"Not with that cheap box," she said, rising with magnificent disdain. "Come again with a decent instrument—and perhaps"— Then, lightly humming in a pure contralto, "I've been photographed like this—I've been photographed like that," she summoned the slave to conduct him back, and vanished through a canvas screen, which nevertheless seemed to the dazed Chevalier to be the stony front of the pyramids.
"And you saw her?" said the doctor in French.
"Yes; but the three-thousand-year gag did not work! She spotted you, cher ami, on the instant. And she wouldn't let me take her with my kodak."
The doctor looked grave. "I see," he mused thoughtfully. "You must have my camera, a larger one and more bulky perhaps to carry; but she will not object to that,—she who has stood for full lengths. I will give you some private instructions."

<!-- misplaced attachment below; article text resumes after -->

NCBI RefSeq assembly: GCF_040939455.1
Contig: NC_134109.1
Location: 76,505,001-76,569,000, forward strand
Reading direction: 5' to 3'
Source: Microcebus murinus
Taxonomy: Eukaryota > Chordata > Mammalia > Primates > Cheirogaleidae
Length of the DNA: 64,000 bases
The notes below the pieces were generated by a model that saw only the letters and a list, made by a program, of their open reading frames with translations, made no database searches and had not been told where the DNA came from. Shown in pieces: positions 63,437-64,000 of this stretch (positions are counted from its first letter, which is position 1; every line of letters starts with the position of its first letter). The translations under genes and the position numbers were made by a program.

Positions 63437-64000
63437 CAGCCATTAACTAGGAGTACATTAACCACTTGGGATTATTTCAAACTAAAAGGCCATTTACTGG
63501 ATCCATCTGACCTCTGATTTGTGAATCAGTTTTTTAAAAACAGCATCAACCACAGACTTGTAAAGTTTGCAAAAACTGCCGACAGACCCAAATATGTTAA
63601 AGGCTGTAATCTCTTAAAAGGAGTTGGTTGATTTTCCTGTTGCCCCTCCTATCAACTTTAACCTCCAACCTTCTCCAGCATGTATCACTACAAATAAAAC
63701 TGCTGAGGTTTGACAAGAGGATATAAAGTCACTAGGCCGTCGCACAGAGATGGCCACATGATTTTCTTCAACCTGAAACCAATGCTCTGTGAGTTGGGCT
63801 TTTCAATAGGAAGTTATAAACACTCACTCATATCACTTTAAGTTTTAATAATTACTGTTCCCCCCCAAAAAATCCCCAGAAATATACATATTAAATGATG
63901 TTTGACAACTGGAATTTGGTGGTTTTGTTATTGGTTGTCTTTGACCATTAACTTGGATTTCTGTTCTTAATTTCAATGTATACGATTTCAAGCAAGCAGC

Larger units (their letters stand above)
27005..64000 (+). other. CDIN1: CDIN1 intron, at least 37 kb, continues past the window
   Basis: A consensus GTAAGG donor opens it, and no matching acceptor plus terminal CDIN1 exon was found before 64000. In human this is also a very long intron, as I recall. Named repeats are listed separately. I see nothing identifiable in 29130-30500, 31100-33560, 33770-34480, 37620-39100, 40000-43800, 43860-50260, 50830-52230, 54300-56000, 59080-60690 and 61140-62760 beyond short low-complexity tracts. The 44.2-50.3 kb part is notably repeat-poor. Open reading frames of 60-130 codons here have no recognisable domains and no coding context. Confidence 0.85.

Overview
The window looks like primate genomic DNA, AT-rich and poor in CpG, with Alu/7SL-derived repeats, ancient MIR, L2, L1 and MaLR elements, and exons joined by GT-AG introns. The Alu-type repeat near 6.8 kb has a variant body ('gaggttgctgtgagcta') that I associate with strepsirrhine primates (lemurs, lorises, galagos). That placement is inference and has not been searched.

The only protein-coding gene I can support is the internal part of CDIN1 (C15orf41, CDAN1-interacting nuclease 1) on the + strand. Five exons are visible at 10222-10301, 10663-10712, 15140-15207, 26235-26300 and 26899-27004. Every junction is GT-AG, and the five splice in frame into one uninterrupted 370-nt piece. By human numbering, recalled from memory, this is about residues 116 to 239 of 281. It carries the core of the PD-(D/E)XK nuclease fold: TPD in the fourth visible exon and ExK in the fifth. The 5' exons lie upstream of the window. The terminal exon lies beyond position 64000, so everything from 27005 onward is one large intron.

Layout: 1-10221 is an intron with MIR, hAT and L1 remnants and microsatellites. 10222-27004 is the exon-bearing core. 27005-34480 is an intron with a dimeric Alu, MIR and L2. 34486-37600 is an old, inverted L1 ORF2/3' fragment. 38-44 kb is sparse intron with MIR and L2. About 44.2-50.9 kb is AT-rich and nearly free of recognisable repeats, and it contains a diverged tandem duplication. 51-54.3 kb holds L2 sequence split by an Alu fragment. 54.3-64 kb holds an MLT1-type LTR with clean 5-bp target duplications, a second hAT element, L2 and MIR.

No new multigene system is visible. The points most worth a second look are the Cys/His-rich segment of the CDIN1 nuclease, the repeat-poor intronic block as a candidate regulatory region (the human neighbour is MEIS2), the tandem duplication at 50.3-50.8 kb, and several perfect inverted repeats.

"But, cher doctor, this previous-existence idea—at what do you arrive?"
"There is much to say for it," said the doctor oracularly. "It has survived in the belief of all ages. Who can tell? That some men in a previous existence may have been goats or apes," continued the doctor, looking at him curiously, "does not seem improbable! From the time of Pythagoras we have known that; but that the individual as an individual ego has been remanded or projected, has harked back or anticipated himself, is, we may say, with our powers of apperception,—that is, the perception that we are perceiving,— is"—
But the Chevalier had fled. "No matter," said the doctor, "I will see McFeckless." He did. He found him gloomy, distraught, baleful. He felt his pulse. "The mixture as before," he said briefly, "and a little innocent diversion. There is an Aunt Sally on the esplanade—two throws for a penny. It will do you good. Think no more of this woman! Listen,—I wish you well; your family have always been good patients of mine. Marry some good Scotch girl; I know one with fifty thousand pounds. Let the Princess go!"